To FULLY understand, #2, you need to embrace the thinking of  Share The Road, headed up by Eleanor McMahon - the philosophy is that we ALL need to share the road - motorists, cyclists, pedestrians, and other vehicles, because, we all have a right to be there!

I ride frequently with the Newmarket Eagles cycling club in and around Aurora and Newmarket, ON, in central & northern York region. It is the club policy to ride 2-abreast, where appropriate. We are lucky that most of the roads of our regular routes are on reasonably quiet 2-lane rural roads probably not unlike the roads outside Kitchener-Waterloo . We rarely have any major issues when riding 2-abreast - but do from time-to-time get verbally harassed by motorists( see #1). We even get passed by York Region Police officers in their cars, and we exchange friendly waves.

At the risk of being accusatory, your views are very motorist-centric, which is understood, because that is most likely the only experience of using the road that you have. Ditto for almost all motorists. To better understand, the view of cyclists, I would suggest spending some time on a bike, on either urban, or rural roads, to better appreciate the situation that cyclists are in, and the challenges that they face. If you did, I am sure your views may be altered.

Best regards,

Steve Fleck

What say you? Do you agree or disagree with Ms. D'Amato. Please feel free to express your feelings here or via an email to Ms. D'Amato, or The Record.

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it's all about pace said...

nice, well thought out and levelheaded response.

one little spelling thing if you haven't sent this to them *rationale

Accelerate3 said...

Nicely written Steve.

Marcio Marques said...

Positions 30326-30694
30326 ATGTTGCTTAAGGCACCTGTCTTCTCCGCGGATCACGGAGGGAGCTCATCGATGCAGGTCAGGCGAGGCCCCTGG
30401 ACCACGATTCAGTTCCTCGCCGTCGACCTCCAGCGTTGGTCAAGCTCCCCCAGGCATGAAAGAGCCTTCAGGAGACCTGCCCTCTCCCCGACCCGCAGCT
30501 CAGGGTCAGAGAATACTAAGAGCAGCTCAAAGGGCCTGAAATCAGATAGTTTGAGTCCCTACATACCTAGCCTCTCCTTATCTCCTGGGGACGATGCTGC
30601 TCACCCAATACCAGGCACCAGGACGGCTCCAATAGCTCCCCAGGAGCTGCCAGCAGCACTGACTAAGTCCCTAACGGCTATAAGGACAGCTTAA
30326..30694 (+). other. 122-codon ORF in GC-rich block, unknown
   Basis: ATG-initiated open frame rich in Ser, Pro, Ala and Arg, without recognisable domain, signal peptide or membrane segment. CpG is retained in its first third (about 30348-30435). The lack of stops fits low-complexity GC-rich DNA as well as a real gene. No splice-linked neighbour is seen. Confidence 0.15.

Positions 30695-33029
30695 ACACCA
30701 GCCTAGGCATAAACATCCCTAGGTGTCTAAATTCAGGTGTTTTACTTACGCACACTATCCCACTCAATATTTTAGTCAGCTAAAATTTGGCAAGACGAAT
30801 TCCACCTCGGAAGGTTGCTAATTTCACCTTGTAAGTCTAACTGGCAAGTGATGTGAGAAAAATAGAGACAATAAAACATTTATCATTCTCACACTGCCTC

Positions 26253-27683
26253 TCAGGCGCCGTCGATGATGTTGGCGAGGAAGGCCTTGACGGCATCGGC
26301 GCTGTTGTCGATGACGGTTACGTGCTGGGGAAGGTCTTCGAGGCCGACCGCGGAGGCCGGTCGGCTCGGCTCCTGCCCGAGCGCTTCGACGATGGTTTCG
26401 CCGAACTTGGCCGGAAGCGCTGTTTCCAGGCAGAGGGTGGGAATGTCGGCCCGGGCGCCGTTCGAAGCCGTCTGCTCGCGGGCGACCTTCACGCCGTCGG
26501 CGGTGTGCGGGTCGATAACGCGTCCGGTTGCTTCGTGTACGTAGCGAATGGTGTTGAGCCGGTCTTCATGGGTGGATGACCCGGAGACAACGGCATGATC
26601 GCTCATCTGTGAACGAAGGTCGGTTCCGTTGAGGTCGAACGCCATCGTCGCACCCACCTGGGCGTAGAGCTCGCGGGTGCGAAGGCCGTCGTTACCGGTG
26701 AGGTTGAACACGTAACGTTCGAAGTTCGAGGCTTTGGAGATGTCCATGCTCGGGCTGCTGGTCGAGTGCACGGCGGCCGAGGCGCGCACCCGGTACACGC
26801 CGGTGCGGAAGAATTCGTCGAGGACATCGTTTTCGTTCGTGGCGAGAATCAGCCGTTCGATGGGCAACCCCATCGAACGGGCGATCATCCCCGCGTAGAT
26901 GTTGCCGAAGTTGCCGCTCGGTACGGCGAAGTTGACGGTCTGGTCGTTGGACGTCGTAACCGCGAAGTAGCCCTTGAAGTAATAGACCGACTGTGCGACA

I agree Steve, I get harassed as well! Cycling on rural roads around Bradford, Tottenham and Alliston. Roads are particularly quite but from time to time you get the motorist who is trying to beat hwy 400 traffic and is doing 120 in an 80 zone (or faster), passes erratically and usually yells out words like a school bully. It's extremely pathetic and I would love to put an end to the harassment. What can we do to be heard?!

Luke Ehgoetz said...


These are my roads right in my backyard (New Hamburg is just outside of KW). It certainly doesn't give me a warm fuzzy feeling when columnists for our local paper have views like this. I agree 100% with your response back to her.


chrisc said...

Whether single file or 2 abreast the car back has to cross the yellow line regardless so it only makes sense that 2 abreast is safest. They are more visible and can be passed in half the time. Any motorist trying to squeeze by a group of cyclist and incoming traffic is playing Russian roulette with people's lives. And should be charged with murder in this situation

Steve Fleck said...

It's All About Pace,

Thanks for the grammar help. Noted and corrected.

Most appreciated.


Steve Fleck said...


Agreed. The "close-calls", of which if you ride enough, start to become numerous, are never part of any statistical research.

There was a study that was completed last year that only dealt with fatalities.

My feeling from my own experience is that if you decrease the # of "close-calls", you'll reduce the fatalities. Fatalities and really bad altercations between motorists & cyclists, are close-calls gone terribly bad in an instant!

It's extraordinary to me that so many motorists drive with this feeling of invincibility, but they are only one false move and a half-second away from something VERY serious/tragic.